Actress and comedian Ali Wentworth moderated a lively panel about new challenges of modern parenting at the annual Child Mind Institute Spring Luncheon on Wednesday. She and Child Mind Institute clinicians Jamie Howard, PhD, and Dave Anderson, PhD, discussed the changing face of childhood in the era of the #MeToo movement, school shootings, pervasive porn and social media.
No topic was off limits, and Wentworth led by example, opening up the panel by describing how at dinner recently her 15-year-old had asked her husband George Stephanopoulos if he’d ever watched porn.
Because pornography is now accessible to nearly any adolescent with an internet connection, it’s more and more likely that a 15-year-old has. In fact, Dr. Anderson noted that a Canadian researcher attempting to study the effects of porn on men in 2009 had to scrap the study when he realized he couldn’t find any 20-year-old males who hadn’t watched porn to make up a comparison group. The takeaway, Dr. Anderson said, is that parents shouldn’t be surprised to have these conversations, and they shouldn’t shy away from them, either.
The importance of talking to kids about challenging and sometimes queasy topics was a theme that came up again and again. But Dr. Howard said that it’s also okay if parents don’t immediately know how to answer a tricky question. “You can take some time to collect your thoughts,” she said. “You can say, ‘That sounds like an important question; I need to think about the answer.’” But she emphasized that you do then need to get back to your children with an answer, because if you don’t they might look it up online, and the answer that they find might not be developmentally appropriate or even accurate. She also said that parents shouldn’t feel like they need to explain everything all at once.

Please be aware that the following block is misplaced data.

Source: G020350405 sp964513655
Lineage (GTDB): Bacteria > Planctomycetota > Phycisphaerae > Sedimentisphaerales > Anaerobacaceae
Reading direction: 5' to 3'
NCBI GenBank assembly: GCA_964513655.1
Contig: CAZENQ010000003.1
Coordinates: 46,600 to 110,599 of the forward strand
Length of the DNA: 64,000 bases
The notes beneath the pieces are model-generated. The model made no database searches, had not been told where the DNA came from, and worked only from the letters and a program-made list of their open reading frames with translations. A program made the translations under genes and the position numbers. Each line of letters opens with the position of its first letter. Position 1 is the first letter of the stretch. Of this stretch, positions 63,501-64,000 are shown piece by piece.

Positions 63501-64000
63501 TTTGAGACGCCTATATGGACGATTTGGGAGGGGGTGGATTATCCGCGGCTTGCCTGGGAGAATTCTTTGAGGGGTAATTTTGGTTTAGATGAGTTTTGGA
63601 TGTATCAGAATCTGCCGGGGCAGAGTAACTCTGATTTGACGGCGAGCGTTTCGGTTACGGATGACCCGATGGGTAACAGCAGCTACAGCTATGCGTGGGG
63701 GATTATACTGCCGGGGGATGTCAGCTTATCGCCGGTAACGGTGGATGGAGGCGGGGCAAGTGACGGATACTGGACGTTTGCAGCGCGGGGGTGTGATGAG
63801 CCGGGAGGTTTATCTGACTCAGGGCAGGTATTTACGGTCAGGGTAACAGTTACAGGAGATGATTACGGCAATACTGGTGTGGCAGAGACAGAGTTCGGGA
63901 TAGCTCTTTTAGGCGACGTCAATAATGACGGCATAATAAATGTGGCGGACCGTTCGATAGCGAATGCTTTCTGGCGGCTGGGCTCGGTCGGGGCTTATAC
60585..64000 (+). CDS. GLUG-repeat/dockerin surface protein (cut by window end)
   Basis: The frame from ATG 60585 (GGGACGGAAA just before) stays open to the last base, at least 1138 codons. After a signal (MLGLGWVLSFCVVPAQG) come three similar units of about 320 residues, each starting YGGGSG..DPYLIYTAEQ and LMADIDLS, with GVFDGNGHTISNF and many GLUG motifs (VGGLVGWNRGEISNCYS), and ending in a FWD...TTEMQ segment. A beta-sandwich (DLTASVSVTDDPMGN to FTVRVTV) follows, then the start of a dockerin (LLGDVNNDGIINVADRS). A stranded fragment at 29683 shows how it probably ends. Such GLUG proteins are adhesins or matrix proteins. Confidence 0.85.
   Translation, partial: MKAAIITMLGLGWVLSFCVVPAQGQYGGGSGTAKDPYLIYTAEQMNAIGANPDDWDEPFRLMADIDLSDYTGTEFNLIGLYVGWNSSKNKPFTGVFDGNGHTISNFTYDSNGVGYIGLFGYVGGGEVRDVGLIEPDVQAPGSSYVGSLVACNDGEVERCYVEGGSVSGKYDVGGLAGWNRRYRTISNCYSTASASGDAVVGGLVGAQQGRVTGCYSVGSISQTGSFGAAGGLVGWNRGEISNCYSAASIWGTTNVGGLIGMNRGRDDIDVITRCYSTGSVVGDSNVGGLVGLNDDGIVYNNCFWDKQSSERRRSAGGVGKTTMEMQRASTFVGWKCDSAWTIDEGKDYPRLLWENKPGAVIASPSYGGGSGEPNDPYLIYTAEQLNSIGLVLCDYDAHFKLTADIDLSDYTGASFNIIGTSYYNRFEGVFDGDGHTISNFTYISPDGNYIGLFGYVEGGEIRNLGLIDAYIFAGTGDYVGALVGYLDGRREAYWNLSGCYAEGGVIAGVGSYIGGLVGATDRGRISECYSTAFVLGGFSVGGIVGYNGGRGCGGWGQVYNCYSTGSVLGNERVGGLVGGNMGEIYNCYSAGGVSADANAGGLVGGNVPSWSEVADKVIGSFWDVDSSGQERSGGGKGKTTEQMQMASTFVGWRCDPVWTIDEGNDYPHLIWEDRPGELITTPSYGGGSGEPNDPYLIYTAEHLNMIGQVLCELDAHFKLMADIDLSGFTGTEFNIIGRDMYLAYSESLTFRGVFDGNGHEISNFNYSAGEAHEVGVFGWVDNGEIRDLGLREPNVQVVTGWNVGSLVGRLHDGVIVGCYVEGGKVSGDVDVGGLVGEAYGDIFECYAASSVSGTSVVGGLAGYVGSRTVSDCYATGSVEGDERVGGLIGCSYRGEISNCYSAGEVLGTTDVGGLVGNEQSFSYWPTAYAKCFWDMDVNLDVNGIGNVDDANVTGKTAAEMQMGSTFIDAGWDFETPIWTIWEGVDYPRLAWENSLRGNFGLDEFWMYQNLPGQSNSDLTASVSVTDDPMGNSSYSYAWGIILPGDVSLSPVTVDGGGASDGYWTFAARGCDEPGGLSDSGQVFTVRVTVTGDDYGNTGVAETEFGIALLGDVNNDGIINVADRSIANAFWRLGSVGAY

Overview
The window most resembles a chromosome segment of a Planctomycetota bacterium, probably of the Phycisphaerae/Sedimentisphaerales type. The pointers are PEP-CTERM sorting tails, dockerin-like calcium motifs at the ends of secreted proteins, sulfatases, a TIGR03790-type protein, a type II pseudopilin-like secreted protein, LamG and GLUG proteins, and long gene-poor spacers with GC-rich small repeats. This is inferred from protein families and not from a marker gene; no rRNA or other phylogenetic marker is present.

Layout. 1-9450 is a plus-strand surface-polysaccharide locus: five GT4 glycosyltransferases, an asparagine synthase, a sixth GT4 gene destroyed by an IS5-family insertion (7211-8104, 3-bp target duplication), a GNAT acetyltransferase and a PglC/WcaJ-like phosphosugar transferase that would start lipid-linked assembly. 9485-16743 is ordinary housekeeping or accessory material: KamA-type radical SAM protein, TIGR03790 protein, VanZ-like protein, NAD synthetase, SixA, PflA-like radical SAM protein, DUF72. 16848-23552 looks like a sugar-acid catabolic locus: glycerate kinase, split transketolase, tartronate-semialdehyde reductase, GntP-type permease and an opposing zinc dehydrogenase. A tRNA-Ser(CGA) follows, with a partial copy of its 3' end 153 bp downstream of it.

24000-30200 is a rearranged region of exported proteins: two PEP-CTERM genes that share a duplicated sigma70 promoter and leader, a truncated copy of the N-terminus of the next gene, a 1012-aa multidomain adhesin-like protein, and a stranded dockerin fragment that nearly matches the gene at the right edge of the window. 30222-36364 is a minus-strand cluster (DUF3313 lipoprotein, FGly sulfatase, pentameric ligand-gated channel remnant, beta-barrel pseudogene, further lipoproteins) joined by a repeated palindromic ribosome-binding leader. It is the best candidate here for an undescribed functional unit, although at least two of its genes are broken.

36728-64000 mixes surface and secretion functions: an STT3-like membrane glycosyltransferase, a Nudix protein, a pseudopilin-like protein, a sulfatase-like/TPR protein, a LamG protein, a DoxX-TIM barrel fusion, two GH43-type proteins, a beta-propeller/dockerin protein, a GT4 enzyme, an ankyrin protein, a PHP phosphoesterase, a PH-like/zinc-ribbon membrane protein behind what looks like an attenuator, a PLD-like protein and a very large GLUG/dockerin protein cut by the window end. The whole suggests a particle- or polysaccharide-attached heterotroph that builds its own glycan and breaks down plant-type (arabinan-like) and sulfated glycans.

Dr. Anderson agreed, saying that as a parent, “You want to stay a step behind them, but always be introducing topics that may come up for them.” For example, if you’re watching a movie with your kid and the characters are engaging in casual sex, Dr. Anderson suggests saying something like, “Man, I hope there’s condoms in that dresser.” It’s an important opportunity because, as Dr. Anderson puts it, “The movies don’t show the types of things we want to have conversations about. We know teenagers are going to respond with, ‘Oh my god, I can’t believe you just said that,’ but at the same time, that might be a discussion you can have later on, that they know you’re open to having.”
Both clinicians also advocated for using moments where you’re taking a walk or doing the dishes to do a little check-in. Wentworth put in that she has the best conversations with her kids while they’re in the car. “There’s something where you’re driving the car and your kids are back there — it’s almost like confession with a Catholic priest!”
These conversations are important for topics like sex and relationships, and big stories in the news like #MeToo and school shootings, but they’re also important just for regular mental health check-ins.
Wentworth told the audience that mental health was never really mentioned in her house when she was growing up, despite there being a family history of depression. “There was never any ‘Are you okay?’ she said. “I like the fact that as a parent I’m having these conversations.”
Part of this means countering stigma that still persists today. “I think we as moms right now need to lose the whole stigma of mental illness,” noted Wentworth. “By talking about these things, you’re sending the message that it’s good to talk about your mental health, and you’re making it easier for kids to verbalize their own concerns. The more we verbalize it and are open about it, I think our kids will be more comfortable with it themselves.” And that’s the ultimate parenting success.